I don’t know of any hardened cynics at Thomas Nelson, but I now know of a few soft cynics. I am going to do my best to try and affect them in a positive way. But, as Barney Fife used to say, “You have to nip it in the bud.” You can’t afford to let the disease go untreated.

Question: Do you have cynicism in your organization? Are you part of the problem or part of the solution? What are you going to do about it?
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  • http://www.motiveight.com Kyle Chowning

    Wow. I don’t work at TN, but if I did, I would be checking and double checking my perspective, attitude and actions to make sure I didn’t fall in line with a cynic.

    Well said Mike. Your point was heard loud and clear.

  • http://thedoubleu.blogspot.com Thom

    Well, Kyle, I do and am. There were times in my life that cynicism and sarcasm were characteristic of me. Cynicism is, after all, what hope does when it has been disappointed too many times. This post–one of the boldest I have ever read–is a call to wake up and check one’s character. Am I hoping? How often am I energized about a vision? Am I doing something with and for others? I’m sure taking my pulse.

  • http://emuelle1.blogspot.com Eric S. Mueller

    I got an interesting perspective from Chuck Missler. What is the difference between a pessimist and an optimist? The pessimist has more information. That is cynicism at it’s finest. However, the optimist is uncertain about the future, and it is that uncertainty that we can have hope and act for the better.

    Cynicism truly is a self-fulfilling prophesy, and a cancer. For some reason, being cynical seems easier. I guess because no real work, thought, or dreaming is required to be a cynic.

  • Anonymous

    I think this is an excellent post and I am encouraged to hear this from our leadership. Cynicism is something many of us fight against daily. I pray that we become the company you envision. I know I will continue to do my part. I am excited about the future of this organization under your leadership and the great things we will accomplish when we truly become a people of faith (in every area of our lives).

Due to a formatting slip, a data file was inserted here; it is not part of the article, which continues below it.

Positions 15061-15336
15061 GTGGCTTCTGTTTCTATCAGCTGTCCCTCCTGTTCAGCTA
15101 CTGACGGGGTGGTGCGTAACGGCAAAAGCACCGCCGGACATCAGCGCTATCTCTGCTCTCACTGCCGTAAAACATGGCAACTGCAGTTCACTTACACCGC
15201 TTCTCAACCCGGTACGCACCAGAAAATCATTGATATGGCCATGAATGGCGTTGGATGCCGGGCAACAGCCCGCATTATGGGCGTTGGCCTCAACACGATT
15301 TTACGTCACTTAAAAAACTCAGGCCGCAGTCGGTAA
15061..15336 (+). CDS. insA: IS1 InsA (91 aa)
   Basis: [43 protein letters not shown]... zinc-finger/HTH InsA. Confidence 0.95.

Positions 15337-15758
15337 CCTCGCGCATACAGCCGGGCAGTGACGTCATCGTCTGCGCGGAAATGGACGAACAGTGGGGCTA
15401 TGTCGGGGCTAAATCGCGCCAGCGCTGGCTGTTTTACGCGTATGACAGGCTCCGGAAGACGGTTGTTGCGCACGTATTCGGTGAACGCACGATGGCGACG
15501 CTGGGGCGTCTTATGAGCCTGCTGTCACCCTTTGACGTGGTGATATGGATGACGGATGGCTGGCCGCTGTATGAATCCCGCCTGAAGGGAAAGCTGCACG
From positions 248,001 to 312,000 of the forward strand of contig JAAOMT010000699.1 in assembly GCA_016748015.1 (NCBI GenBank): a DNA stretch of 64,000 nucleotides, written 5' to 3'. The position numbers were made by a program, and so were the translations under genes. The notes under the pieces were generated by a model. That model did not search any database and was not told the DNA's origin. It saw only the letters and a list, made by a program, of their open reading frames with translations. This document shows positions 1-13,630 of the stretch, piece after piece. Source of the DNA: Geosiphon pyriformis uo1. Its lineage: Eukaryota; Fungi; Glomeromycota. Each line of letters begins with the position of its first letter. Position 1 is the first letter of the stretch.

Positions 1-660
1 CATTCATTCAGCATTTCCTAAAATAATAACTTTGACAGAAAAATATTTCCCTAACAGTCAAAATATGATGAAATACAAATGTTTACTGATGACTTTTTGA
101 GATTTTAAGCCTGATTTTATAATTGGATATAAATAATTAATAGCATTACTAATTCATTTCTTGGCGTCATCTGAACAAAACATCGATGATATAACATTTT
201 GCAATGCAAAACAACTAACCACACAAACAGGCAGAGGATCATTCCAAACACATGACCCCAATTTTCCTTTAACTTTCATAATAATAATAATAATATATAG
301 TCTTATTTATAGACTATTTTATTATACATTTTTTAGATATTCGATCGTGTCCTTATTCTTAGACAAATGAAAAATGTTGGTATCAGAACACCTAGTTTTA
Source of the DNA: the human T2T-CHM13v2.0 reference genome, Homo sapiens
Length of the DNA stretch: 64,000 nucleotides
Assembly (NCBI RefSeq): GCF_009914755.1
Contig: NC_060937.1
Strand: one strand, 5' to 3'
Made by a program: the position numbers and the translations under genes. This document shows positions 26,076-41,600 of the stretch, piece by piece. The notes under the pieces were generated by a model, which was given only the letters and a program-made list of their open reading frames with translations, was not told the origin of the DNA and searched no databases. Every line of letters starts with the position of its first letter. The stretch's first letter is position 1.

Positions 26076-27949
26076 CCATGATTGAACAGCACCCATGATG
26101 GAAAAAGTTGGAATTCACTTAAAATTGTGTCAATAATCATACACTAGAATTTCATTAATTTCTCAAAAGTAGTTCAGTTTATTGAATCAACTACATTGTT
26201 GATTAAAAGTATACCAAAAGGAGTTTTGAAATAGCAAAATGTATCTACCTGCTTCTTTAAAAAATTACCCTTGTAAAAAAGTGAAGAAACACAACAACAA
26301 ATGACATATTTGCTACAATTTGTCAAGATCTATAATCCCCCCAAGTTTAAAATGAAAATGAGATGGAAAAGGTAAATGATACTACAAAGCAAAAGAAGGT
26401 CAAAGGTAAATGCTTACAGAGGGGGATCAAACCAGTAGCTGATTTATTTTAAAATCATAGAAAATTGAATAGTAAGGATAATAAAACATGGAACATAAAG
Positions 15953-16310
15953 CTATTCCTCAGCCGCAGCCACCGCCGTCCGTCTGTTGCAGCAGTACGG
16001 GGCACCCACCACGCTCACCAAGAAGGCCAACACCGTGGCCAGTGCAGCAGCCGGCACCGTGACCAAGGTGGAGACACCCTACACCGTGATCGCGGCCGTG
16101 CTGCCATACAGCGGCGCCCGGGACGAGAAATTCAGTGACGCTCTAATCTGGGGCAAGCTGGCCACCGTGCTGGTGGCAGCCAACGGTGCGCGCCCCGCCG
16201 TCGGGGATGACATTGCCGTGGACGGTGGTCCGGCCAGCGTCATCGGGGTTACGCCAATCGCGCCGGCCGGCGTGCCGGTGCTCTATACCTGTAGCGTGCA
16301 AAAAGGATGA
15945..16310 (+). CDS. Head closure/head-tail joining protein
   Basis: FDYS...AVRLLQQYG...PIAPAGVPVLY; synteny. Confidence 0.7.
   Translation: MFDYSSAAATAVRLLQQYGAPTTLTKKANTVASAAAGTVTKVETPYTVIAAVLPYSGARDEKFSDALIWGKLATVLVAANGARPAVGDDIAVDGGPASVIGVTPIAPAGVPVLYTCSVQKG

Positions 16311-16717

• Regular Visitor

    Good post, Mike.

    I have a feeling that the “soft cynics” at TN definitely got the message. All smiles and positivity from now on, I bet.

    Same for those of us on the outside looking in. A little dose of encouragement never hurts.

  • Anonymous

    I do work at Thomas Nelson and to be honest I have had quite a few encounters with the hardened cynic in this company. Unfortunately, their behavior seems to be encouraged, not discouraged, by the leaders above them. Some, but not all, of the leaders I’ve encountered fail to honor their word, speak well of others or look for the positive side of the situation. Given that leaders exhibit such behavior, I’m not surprised that their subordinates do as well.

    The transformation that needs to occur will have to come from both the bottom and the top of the organization if any real strides are to be made. Thanks you Mike for initiating the change from the top. Here’s hoping the transformation that results is both deep and wide.

  • Anonymous

    What a powerful (and long overdue) post! I am neither an optimist nor a pessimist…I count myself as a realist. But the very thing that makes me want to come to work each day is hope for the future. How do those without hope (or at the very least, a positive vision of the future) make it through the work day, and why would they come back for another if their forecast was so bleak?
    Trust me, people look at the leadership for buy-in on your vision. Upper management should be the model for the values that you aspire to instill company-wide. Top level cynicism will empower other cynics down the chain of command and make elimination of that behavior impossible.

  • Heidi

    A good reminder that cynicism is similar to despair. As Marilla Cuthbert said to Anne of Green Gables: “To despair is to turn your back on God.” Despair can creep into my consciousness when I don’t have the right focus and hope (about all things in life.)